What did people eat in Ancient China? - Ancient Chinese Food
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Food in Ancient China

Chinese food

October 2016 - When you think of Chinese food you think of rice, and rice was the first grain that people farmed in China. There is archaeological evidence of rice farming along the Yang-tse River by about 6000 BC. People cooked rice by boiling them in water, the way you do today. They ate rice with fish and shellfish, like other people in prehistory. Or they made rice into wine. People have been drinking rice wine in China since prehistory.

But rice doesn't grow in northern China, which is much drier and colder. People in northern China grew millet instead, starting about 8000 BC, and they gathered wild sorghum. By 5000 BC, many people in northern China ate mainly millet. They ate it boiled into a kind of porridge.

Another food people associate with China is tea. Tea grows wild in China. By about 3000 BC (or it could be much earlier), people in China had begun to drink tea. Soon everybody drank tea.

Wheat was not native to China, so it took much longer to reach China. People in northern China first began to eat wheat about 2500 BC. Central Asian traders brought wheat to China from West Asia (and brought millet the other way). People in China boiled wheat like millet, to make something like Cream of Wheat.

These were the main carbohydrates of China - rice, millet, sorghum, and wheat. In northern China, people mostly ate millet, wheat, and sorghum. In southern China, people mostly ate rice. For fat, they crushed soybeans for soybean oil. Poor people ate almost nothing but these foods - they hardly ever had meat or fruit.

When people could afford it, they bought or grew vegetables to put on their rice. Cucumbers and bok choy, for instance, are native to China. For fruits, the Chinese had citrons, peaches, and apricots. Ginger and anise are also from China (Americans use anise to make licorice).

On special occasions, people also put little pieces of meat on their rice. By 5500 BC, the Chinese were eating domesticated chicken, which came originally from Thailand. By 4000 or 3000 BC, they were eating pork, sheep, and cattle, which all reached China from Central Asia.

Video of how to eat with chopsticks

Because meat was so expensive, and because Buddhists didn't eat meat, starting around the Song Dynasty (about 1000 AD) people also put tofu, or bean curd, in their food as a source of protein.

Because China doesn't have big forests, it was always hard to find fuel to cook with. Chinese people learned to cut up their food very small, so it would cook quickly on a very small fire.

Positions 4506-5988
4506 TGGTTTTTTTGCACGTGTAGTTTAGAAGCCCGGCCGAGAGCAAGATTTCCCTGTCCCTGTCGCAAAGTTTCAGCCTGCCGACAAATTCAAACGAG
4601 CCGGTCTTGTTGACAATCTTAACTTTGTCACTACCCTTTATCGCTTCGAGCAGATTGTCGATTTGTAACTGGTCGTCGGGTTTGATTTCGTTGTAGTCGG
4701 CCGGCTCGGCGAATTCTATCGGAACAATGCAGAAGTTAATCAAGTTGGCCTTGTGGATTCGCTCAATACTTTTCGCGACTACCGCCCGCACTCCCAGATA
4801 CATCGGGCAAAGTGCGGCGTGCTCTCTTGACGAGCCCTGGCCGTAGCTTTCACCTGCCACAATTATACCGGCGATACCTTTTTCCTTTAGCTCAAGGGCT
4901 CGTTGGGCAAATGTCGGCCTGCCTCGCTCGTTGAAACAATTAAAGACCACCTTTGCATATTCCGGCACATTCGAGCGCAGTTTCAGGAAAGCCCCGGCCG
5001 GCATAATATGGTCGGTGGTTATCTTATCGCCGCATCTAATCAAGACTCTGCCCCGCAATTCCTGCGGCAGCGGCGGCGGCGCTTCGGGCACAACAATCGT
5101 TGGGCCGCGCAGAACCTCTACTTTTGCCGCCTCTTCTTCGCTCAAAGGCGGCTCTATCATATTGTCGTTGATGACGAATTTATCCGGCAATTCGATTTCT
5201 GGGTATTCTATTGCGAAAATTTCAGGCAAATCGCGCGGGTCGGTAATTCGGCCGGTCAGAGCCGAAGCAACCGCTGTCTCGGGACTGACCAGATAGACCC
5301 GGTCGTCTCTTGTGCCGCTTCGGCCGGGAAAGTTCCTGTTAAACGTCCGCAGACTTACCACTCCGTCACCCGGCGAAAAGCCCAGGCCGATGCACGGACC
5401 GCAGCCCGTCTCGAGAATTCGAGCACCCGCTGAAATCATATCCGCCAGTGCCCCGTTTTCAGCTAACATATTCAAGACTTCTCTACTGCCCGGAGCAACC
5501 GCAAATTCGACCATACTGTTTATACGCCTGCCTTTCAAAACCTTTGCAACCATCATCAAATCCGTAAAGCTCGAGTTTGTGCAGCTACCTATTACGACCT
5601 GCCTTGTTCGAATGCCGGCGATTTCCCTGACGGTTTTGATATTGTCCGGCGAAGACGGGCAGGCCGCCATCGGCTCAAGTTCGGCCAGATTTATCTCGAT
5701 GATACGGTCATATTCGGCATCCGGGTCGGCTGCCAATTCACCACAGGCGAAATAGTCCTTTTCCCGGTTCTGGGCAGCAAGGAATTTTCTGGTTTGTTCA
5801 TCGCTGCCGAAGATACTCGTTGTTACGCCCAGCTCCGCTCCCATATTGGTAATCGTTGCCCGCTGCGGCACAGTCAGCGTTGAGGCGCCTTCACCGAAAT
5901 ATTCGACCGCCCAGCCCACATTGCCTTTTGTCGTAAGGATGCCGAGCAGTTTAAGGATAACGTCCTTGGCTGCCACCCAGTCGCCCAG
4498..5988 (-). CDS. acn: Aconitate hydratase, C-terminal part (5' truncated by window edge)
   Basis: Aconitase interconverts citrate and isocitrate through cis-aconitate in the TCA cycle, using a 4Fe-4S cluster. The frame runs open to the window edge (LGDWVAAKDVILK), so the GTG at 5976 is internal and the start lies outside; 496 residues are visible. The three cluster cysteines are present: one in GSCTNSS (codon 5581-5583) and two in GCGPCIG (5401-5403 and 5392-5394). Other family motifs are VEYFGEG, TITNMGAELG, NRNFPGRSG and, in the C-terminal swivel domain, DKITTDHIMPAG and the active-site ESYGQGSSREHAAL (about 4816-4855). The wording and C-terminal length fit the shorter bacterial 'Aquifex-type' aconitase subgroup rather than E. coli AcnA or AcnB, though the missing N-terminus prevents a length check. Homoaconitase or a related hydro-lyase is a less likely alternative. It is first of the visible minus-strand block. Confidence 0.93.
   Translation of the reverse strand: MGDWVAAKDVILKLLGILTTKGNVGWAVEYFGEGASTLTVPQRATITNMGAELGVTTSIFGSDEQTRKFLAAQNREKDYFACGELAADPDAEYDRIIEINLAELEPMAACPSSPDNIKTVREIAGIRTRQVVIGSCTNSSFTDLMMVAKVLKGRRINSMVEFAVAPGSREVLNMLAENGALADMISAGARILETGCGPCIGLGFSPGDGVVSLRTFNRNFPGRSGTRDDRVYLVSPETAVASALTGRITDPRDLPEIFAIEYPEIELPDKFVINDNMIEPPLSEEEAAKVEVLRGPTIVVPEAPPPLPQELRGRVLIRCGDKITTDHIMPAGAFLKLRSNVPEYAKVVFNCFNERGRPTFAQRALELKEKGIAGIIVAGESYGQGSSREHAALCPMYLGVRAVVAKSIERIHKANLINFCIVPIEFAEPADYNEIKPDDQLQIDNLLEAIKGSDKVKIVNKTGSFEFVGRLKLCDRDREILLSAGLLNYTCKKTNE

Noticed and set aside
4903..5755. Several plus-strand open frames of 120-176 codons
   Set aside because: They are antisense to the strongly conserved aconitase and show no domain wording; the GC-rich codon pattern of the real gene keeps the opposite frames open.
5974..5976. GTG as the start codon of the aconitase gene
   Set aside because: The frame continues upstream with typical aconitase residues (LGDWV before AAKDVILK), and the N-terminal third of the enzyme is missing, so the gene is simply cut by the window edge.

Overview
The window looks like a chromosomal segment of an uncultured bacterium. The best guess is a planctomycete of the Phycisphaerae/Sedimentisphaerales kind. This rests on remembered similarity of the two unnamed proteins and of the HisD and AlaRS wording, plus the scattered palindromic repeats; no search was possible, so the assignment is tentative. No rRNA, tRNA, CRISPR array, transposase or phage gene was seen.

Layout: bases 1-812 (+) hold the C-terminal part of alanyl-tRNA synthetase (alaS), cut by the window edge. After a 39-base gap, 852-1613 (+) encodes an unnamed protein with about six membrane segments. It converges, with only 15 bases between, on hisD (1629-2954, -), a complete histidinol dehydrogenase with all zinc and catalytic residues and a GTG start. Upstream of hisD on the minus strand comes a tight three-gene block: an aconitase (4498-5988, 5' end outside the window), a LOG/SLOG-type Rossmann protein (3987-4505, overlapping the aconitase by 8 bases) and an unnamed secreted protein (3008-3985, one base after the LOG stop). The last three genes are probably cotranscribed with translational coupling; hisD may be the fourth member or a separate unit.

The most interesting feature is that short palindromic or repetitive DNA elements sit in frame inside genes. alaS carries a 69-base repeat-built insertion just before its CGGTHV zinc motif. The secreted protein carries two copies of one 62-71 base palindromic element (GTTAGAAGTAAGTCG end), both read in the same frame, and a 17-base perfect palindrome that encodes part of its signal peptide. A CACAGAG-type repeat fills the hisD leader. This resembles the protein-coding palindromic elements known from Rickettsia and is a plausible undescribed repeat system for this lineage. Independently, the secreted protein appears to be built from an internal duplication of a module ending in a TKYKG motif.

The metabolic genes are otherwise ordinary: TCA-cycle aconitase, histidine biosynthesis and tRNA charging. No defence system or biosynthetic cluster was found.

During the Han Dynasty, millet wine became very popular and was even more popular to drink than tea. Also beginning in the Han Dynasty, about 100 AD, Chinese people began to make their wheat and rice into long noodles. People ate noodles instead of bread to save on fuel, again.

The rise of the Silk Road about this time brought many new foods to China. About 500 BC, people in China learned how to keep bees for honey (and for wax). By 300 BC, China was getting its first taste of sweet oranges from Central Asia. About 350 AD, traders brought sugar from India to China. About 900 AD, Central Asian lemons started coming to China too.

Marco Polo, who may have visited China from Venice, wrote that by the time of Kublai Khan, about 1200 AD, Chinese people ate millet boiled in milk to make porridge. Even as late as 1200 AD, Chinese people did not bake bread. But they did also get purple carrots from Central Asia through the work of the Mongol emperor Kublai Khan. About 1350 AD the artist Ni Zan wrote a cookbook - a Collection of Rules for Drinking and Eating - that included recipes for soy sauce, noodles, crab and fish, mushrooms, tempeh, snails, and jellyfish, among other things.

Learn by Doing - Chinese food project
Chinese food after 1500 AD

Bibliography and further reading about food in ancient China:

Ancient China
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Professor Carr

Karen Eva Carr, PhD.
Assoc. Professor Emerita, History
Portland State University

Professor Carr holds a B.A. with high honors from Cornell University in classics and archaeology, and her M.A. and PhD. from the University of Michigan in Classical Art and Archaeology. She has excavated in Scotland, Cyprus, Greece, Israel, and Tunisia, and she has been teaching history to university students for a very long time.

Professor Carr's PSU page

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